Dear All About Jazz Readers,

If you're familiar with All About Jazz, you know that we've dedicated over two decades to supporting jazz as an art form, and more importantly, the creative musicians who make it. Our enduring commitment has made All About Jazz one of the most culturally important websites of its kind in the world reaching hundreds of thousands of readers every month. However, to expand our offerings and develop new means to foster jazz discovery we need your help.

You can become a sustaining member for a modest $20 and in return, we'll immediately hide those pesky Google ads PLUS deliver exclusive content and provide access to future articles for a full year! This combination will not only improve your AAJ experience, it will allow us to continue to rigorously build on the great work we first started in 1995. Read on to view our project ideas...

9

Miguel Zenon: Tipico

Mark Corroto By

Sign in to view read count
The saying "like butta" comes to mind when listening to the alto of saxophonist Miguel Zenon. His tone has the consistency of velvety cream, with nary a sour note. Hearing him in the context of his long-standing quartet, we get something like the voguish bulletproof coffee, which consists of butter, whipped into your favorite cup of joe. Such is Tipico, a graceful outing with a caffeinated blast.

This stimulant is made possible because Zenón's quartet of pianist Luis Perdomo, bassist Hans Hans Glawischnig, and drummer Henry Cole have been a working band for more than ten years. Indeed, that makes a difference. Tipico follows this quartet's Esta Plena (Marsalis Music, 2009) and several quartet recordings like Identities Are Changeable (Audio & Video Labs , 2014) and Alma Adentro (Marsalis Music, 2011) with expanded lineups.

Like all fine artists, Zenón draws from his heritage and experience for an authentic sound. He continues to shape the folk musics of Puerto Rico here, and as a modern jazz musician (and music academic) he investigates musical structures. The opening piece, "Academia," spirals and surges around some tricky harmonic and rhythmic practices, as a sort of post-bop bona fides test. The ease with which this quartet handles this complexity is quite amazing. Such is the tone of this recording. Why own a high performance automobile unless you're going to press down on the accelerator?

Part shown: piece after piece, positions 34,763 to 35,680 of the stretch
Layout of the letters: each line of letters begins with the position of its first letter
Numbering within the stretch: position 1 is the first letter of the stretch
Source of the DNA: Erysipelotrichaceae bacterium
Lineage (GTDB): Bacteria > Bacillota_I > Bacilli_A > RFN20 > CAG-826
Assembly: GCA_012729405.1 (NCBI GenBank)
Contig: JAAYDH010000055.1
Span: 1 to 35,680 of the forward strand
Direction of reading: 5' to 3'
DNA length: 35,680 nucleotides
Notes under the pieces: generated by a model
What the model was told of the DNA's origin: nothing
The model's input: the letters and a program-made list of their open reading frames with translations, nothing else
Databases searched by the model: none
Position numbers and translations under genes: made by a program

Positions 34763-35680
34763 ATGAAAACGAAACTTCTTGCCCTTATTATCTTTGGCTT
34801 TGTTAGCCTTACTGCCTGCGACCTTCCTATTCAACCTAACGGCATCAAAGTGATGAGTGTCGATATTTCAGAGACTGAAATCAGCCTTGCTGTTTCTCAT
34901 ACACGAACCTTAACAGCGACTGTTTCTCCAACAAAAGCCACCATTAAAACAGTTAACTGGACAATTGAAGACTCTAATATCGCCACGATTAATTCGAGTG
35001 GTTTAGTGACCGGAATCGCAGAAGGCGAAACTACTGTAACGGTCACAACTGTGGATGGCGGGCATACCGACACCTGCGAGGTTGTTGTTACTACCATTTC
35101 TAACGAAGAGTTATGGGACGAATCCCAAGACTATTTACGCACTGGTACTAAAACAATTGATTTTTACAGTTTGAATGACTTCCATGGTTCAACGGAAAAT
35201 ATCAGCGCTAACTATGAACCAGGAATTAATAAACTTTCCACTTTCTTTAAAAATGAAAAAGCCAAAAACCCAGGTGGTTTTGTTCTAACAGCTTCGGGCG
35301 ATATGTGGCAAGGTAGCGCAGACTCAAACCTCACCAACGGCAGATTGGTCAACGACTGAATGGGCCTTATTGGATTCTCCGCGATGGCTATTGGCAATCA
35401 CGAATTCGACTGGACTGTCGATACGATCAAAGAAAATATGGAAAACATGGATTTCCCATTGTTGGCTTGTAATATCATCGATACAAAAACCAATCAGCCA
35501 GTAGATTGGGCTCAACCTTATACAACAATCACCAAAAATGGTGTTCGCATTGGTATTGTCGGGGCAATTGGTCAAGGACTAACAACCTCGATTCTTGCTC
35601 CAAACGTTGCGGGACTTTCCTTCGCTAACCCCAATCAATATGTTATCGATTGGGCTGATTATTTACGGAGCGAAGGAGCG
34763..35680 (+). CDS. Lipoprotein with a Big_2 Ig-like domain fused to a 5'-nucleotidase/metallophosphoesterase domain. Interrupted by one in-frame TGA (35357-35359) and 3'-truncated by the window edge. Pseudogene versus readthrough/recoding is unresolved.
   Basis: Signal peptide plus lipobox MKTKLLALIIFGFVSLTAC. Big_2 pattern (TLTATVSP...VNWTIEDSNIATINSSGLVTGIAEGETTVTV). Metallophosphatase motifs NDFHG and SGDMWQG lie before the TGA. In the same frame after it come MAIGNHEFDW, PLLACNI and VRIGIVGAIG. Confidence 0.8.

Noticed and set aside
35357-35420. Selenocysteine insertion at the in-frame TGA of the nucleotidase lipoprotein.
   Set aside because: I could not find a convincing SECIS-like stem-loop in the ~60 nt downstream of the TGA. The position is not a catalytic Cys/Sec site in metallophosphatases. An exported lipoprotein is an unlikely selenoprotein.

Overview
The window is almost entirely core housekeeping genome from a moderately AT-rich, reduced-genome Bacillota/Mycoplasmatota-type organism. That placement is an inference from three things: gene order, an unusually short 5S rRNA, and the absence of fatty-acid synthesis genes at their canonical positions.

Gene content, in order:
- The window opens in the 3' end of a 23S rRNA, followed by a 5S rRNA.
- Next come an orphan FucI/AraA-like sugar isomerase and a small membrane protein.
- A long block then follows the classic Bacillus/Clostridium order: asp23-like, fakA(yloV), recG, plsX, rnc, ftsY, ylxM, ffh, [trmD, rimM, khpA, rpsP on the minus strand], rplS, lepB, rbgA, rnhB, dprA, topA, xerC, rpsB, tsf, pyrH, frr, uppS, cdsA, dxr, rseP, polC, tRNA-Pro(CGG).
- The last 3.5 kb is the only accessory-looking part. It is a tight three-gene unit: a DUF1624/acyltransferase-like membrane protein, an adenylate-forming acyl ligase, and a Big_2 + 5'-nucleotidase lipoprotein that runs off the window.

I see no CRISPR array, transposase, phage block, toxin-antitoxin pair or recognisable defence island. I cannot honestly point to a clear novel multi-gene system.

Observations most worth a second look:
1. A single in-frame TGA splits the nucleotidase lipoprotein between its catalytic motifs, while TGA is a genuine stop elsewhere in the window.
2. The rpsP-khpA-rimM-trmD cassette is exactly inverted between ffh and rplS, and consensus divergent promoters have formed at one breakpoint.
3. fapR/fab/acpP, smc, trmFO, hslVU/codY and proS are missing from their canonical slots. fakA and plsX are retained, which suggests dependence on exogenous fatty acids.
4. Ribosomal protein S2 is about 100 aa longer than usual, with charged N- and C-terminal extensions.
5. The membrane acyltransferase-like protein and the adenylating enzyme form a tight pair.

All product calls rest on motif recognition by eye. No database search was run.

The title track draws from simple folk music, then builds layers of harmonic complexity and detail. First Zenón, then Perdomo and Cole solo, opening the music to even more possibilities. Zenón's quartet has the same energy of Bobby Watson's band Horizon from the 1990s. Like Watson, his tone on alto is irresistible. But wait, like the late night TV adverts, there's more. Perdomo's piano on "Entra Las Raíces" is an exercise in scattered freedom, like a Latin Cecil Taylor, he casts notes out, only to have them return to an assemble order. The tumult of the music finds an order in its disorder. For all the high wire walking, the quartet delivers some lovely ballads here. The haunting final composition, "Las Ramas," opens with a whistled melody, and is a memorable percussive exercise in hopefulness.

Track Listing: Academia; Cantor; Ciclo; Tipico; Sangre De Mi Sangre; Corteza; Entre Las Raices; Las Ramas.

Personnel: Miguel Zenón: alto saxophone; Henry Cole: drums; Luis Perdomo: piano; Hans Glawischnig: bass.

Title: Tipico | Year Released: 2017 | Record Label: Miel Music

Tags

comments powered by Disqus

Shop

Start your shopping here and you'll support All About Jazz in the process. Learn how.

Related Articles

Read Absinthe Album Reviews
Absinthe
By Mark Sullivan
March 18, 2019
Read Chi Album Reviews
Chi
By John Ephland
March 18, 2019
Read The Time Is Now Album Reviews
The Time Is Now
By David A. Orthmann
March 18, 2019
Read Road To The Sun Album Reviews
Road To The Sun
By Dan McClenaghan
March 18, 2019
Read Rosa Parks: Pure Love. An Oratorio of Seven Songs Album Reviews
Rosa Parks: Pure Love. An Oratorio of Seven Songs
By John Sharpe
March 18, 2019
Read Hyperuranion Album Reviews
Hyperuranion
By Dan McClenaghan
March 17, 2019
Read Nuevo Valso Album Reviews
Nuevo Valso
By Friedrich Kunzmann
March 17, 2019